Every time I talk to someone about Kerberos I need to take a few minutes to go through the concepts. This post is intended to just write down what I usually say and draw with a white board.
If you want to know more about Kerberos there's a metric ton of info out there on the internet. I'll leave it to you to go read up. For those of you that are experts on Kerberos please note that I'm going to simplify some stuff and gloss over a few important things; don't judge me for that - I'm just trying to make this all easy to understand!
A Kerberos Domain can be thought of as an island of single sign-on. Anything in the domain can authenticate securely to anything else in the domain without ever transmitting a clear text password over the network.
Everything in Kerberos is a Principal - machines, services and even users. A Principal is identified by a simple string called a Service Principal Name or SPN in one of two forms - either PROTOCOL/hostname for services (e.g. HTTP/www.mydomain.com for a web server) or username@DOMAIN for users (e.g. cjohnson@ATEAMDEMO.COM). The case of the string is important; the Protocol and domain name are always in CAPITAL LETTERS and the hostname and username are always in lower case.
There's a service on the network called a Key Distribution Center, abbreviated to KDC. The KDC has a list of every user and every service on the network and has a secret keys for each and every one of those Principals.
When a Service enrolls with the KDS the KDC generates a secret key for the service. That secret key is stored in two places - on the KDC and by the service (usually in a file).
When a user first logs in they use their password to the KDC prove their identity and get something called a Ticket Granting Ticket, abbreviated to TGT. Note that the password is never actually sent over the wire.
When a user wants to authenticate to a Service they go to the KDC and use their TGT to ask for a Service Ticket (ST) to talk to that service. The user asks for a ST for a particular service identified by the service's Service Principal Name (PROTOCOL/hostname). Note that, as usual, the user doesn't actually send the TGT to the KDC. Instead the client uses the TGT to prove its identity to the KDC, just as it did with the password.
In order to construct a Service Ticket the KDC takes the username, the service's SPN, a timestamp and a couple of other bits of information, puts them all together in a particular way and then encrypts that data with the Service's secret key and adds on some unencrypted data describing the ticket. Remember that only two things know that secret key - the KDC and the Service itself.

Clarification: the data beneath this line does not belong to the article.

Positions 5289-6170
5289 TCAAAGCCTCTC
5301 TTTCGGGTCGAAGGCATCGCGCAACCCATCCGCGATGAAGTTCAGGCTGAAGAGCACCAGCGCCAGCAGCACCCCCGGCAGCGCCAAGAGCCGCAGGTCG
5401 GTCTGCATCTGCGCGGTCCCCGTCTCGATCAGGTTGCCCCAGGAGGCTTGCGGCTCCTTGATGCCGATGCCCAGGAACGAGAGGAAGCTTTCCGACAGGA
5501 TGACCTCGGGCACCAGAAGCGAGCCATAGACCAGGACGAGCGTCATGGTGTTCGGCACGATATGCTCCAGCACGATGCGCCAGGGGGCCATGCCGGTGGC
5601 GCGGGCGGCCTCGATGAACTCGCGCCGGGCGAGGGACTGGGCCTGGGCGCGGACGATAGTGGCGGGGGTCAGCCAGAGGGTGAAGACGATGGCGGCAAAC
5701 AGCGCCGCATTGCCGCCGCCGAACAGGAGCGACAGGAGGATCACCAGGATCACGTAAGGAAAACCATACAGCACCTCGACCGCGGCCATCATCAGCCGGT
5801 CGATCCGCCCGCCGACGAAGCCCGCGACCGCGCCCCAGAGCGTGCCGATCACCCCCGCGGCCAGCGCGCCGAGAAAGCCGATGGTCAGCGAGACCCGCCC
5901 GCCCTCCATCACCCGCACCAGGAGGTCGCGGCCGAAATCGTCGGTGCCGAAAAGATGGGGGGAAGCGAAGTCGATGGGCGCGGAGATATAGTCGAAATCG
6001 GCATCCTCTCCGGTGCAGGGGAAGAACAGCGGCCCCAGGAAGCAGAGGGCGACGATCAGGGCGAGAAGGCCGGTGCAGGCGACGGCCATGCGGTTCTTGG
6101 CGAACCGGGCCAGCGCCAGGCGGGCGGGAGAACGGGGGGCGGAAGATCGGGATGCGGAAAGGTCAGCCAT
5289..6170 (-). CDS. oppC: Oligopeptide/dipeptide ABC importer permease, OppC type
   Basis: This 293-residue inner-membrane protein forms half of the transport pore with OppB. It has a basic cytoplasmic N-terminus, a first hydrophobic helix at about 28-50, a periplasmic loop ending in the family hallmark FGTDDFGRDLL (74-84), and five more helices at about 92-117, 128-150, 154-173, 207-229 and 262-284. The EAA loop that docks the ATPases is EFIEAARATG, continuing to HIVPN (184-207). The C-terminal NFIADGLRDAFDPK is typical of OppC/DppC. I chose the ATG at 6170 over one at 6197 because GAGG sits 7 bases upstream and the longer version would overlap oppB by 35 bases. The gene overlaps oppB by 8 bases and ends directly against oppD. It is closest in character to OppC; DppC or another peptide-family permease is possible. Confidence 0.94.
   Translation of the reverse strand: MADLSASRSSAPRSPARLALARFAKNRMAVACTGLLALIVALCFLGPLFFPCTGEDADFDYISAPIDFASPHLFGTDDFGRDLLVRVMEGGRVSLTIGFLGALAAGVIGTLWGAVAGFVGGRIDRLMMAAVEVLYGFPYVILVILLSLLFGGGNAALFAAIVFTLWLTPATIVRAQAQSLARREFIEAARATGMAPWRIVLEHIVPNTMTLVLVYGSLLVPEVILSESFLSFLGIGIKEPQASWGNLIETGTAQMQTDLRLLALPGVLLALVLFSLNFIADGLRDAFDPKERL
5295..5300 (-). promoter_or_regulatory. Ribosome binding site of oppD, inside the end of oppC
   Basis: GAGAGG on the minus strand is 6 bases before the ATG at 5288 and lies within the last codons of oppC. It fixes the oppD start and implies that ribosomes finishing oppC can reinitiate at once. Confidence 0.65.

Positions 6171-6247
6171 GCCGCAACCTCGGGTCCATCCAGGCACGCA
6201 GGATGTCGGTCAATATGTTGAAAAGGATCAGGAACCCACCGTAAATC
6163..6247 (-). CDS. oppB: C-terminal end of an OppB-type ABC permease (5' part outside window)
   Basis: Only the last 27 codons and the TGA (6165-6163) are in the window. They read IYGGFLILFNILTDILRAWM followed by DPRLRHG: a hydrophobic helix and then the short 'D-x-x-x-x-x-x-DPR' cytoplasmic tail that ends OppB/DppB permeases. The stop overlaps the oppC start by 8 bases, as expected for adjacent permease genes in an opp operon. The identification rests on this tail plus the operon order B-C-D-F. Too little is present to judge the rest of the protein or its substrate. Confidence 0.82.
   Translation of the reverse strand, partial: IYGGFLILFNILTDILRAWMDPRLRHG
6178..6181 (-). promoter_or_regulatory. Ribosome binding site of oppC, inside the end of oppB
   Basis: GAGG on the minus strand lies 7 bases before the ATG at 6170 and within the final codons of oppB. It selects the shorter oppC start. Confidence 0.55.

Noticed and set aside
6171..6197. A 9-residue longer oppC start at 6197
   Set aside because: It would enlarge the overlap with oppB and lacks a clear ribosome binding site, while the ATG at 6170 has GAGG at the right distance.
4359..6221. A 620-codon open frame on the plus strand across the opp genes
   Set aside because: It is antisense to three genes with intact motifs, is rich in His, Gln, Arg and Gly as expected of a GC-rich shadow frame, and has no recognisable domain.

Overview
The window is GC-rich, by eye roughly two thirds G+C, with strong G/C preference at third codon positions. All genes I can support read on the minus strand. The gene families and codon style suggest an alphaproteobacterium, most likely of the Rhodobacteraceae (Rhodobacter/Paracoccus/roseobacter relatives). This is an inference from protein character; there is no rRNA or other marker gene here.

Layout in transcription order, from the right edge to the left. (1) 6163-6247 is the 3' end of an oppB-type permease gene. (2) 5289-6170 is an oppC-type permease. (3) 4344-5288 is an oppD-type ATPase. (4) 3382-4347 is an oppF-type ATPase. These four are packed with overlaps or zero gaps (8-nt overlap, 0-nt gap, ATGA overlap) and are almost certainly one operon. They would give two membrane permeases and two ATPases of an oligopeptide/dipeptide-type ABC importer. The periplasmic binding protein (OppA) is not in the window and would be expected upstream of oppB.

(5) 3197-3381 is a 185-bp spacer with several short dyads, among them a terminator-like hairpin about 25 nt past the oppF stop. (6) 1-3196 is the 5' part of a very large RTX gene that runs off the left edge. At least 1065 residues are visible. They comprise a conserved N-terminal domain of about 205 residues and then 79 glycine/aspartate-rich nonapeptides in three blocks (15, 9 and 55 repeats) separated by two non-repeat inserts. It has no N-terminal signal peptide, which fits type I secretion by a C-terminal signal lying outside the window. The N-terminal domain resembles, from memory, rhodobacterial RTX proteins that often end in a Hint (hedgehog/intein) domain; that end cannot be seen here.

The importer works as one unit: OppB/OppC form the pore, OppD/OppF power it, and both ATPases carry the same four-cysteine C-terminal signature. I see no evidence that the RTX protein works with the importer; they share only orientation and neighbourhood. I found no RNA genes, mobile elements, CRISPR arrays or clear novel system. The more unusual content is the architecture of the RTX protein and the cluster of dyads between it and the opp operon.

The KDC then securely returns the ST to the user.
Finally, the user sends their service ticket to the Service. To verify the Service Ticket the Service takes the encrypted ticket and tries to decrypt it using the secret key it got when it enrolled with the KDC. If the the ST decrypts correctly with that key then the service knows that the user was authenticated by the KDC; all the that remains is to check the timestamp and other information to make sure that the ticket isn't expired. If all of that checks out then the user is considered authenticated.
You'll note that the Service does not need to go to the KDC to verify the Service Ticket - all it needs is its Secret Key which it already has.
Here's a sequence diagram for you.
Remember when I said I was glossing over or simplifying a few things?
One of those things is how the Service gets its secret key. In my text above I said it gets that key when it "enrolls", but in the diagram I used the word "start" instead. That's one of those hand wavey places.
Another one is the TGT. A TGT is just a ST for the KDC itself. So if you look at a TGT you'll see that it's a special Service Ticket for krbtgt/DOMAIN.COM@DOMAIN.COM. For example here's mine:
Ticket cache: FILE:cjohnson.cache Default principal: cjohnson@ATEAMDEMO.COM Valid starting Expires Service principal 07/18/11 07:51:14 07/18/11 17:51:19 krbtgt/ATEAMDEMO.COM@ATEAMDEMO.COM renew until 07/19/11 07:51:14, Flags: RIA
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